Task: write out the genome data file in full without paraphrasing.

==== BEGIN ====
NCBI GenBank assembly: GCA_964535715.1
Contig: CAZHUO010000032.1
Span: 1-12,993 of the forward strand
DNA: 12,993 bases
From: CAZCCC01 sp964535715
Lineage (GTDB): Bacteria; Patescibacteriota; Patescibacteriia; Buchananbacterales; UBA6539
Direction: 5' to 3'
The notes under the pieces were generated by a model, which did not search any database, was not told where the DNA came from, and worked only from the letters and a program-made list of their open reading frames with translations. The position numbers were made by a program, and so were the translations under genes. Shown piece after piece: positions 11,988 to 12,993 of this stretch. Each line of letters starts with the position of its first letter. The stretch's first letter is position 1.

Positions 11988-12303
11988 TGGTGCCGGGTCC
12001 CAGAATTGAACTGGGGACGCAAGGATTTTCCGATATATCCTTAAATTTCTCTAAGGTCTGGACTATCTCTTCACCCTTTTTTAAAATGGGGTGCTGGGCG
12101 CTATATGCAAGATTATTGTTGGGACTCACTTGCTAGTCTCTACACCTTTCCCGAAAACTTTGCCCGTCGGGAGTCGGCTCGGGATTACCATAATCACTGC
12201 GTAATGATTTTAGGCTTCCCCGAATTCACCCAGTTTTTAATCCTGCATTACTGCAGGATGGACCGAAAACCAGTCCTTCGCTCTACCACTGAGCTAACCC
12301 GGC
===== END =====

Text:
NCBI GenBank assembly: GCA_964535715.1
Contig: CAZHUO010000032.1
Span: 1-12,993 of the forward strand
DNA: 12,993 bases
From: CAZCCC01 sp964535715
Lineage (GTDB): Bacteria; Patescibacteriota; Patescibacteriia; Buchananbacterales; UBA6539
Direction: 5' to 3'
The notes under the pieces were generated by a model, which did not search any database, was not told where the DNA came from, and worked only from the letters and a program-made list of their open reading frames with translations. The position numbers were made by a program, and so were the translations under genes. Shown piece after piece: positions 11,988 to 12,993 of this stretch. Each line of letters starts with the position of its first letter. The stretch's first letter is position 1.

Positions 11988-12303
11988 TGGTGCCGGGTCC
12001 CAGAATTGAACTGGGGACGCAAGGATTTTCCGATATATCCTTAAATTTCTCTAAGGTCTGGACTATCTCTTCACCCTTTTTTAAAATGGGGTGCTGGGCG
12101 CTATATGCAAGATTATTGTTGGGACTCACTTGCTAGTCTCTACACCTTTCCCGAAAACTTTGCCCGTCGGGAGTCGGCTCGGGATTACCATAATCACTGC
12201 GTAATGATTTTAGGCTTCCCCGAATTCACCCAGTTTTTAATCCTGCATTACTGCAGGATGGACCGAAAACCAGTCCTTCGCTCTACCACTGAGCTAACCC
12301 GGC